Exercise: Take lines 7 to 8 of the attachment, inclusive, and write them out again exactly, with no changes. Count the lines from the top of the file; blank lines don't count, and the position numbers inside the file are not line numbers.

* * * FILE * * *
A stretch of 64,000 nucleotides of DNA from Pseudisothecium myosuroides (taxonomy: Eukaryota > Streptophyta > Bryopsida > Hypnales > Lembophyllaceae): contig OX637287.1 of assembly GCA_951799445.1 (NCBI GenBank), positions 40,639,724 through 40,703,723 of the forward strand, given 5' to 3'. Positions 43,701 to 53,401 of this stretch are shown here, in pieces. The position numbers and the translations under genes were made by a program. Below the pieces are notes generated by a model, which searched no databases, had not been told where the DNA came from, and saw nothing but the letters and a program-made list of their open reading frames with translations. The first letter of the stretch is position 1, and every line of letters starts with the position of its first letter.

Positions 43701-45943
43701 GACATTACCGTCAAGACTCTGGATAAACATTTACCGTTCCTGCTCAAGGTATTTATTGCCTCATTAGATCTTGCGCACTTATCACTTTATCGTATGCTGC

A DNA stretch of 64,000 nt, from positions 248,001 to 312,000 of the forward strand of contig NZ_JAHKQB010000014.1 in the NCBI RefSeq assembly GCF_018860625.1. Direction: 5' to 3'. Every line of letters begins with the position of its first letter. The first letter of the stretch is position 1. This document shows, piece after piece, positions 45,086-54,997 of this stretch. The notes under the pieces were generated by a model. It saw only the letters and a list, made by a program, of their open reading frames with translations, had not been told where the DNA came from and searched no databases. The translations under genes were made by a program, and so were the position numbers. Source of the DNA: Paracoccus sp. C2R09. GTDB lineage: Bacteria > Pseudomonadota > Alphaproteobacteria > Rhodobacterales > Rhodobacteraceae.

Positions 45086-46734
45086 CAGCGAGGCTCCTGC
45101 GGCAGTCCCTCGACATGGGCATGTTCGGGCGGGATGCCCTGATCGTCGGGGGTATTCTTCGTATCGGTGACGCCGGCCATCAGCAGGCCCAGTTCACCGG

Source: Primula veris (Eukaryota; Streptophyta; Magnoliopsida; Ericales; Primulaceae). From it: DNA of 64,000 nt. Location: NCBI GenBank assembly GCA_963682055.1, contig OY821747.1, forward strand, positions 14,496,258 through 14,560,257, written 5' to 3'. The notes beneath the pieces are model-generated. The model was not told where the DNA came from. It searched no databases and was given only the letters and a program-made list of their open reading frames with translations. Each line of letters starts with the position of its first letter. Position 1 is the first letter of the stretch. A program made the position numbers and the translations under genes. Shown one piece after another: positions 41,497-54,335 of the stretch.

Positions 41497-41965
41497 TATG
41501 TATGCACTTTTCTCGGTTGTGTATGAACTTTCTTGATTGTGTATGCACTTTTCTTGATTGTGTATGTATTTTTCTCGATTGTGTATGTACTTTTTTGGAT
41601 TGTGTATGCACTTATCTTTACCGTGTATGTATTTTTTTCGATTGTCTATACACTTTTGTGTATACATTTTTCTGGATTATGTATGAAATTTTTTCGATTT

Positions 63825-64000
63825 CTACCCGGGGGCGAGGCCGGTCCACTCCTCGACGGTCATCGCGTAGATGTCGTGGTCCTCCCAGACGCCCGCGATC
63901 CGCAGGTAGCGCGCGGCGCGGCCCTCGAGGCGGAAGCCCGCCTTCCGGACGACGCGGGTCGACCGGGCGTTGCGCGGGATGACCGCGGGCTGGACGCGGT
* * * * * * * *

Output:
45101 GGCAGTCCCTCGACATGGGCATGTTCGGGCGGGATGCCCTGATCGTCGGGGGTATTCTTCGTATCGGTGACGCCGGCCATCAGCAGGCCCAGTTCACCGG

Source: Primula veris (Eukaryota; Streptophyta; Magnoliopsida; Ericales; Primulaceae). From it: DNA of 64,000 nt. Location: NCBI GenBank assembly GCA_963682055.1, contig OY821747.1, forward strand, positions 14,496,258 through 14,560,257, written 5' to 3'. The notes beneath the pieces are model-generated. The model was not told where the DNA came from. It searched no databases and was given only the letters and a program-made list of their open reading frames with translations. Each line of letters starts with the position of its first letter. Position 1 is the first letter of the stretch. A program made the position numbers and the translations under genes. Shown one piece after another: positions 41,497-54,335 of the stretch.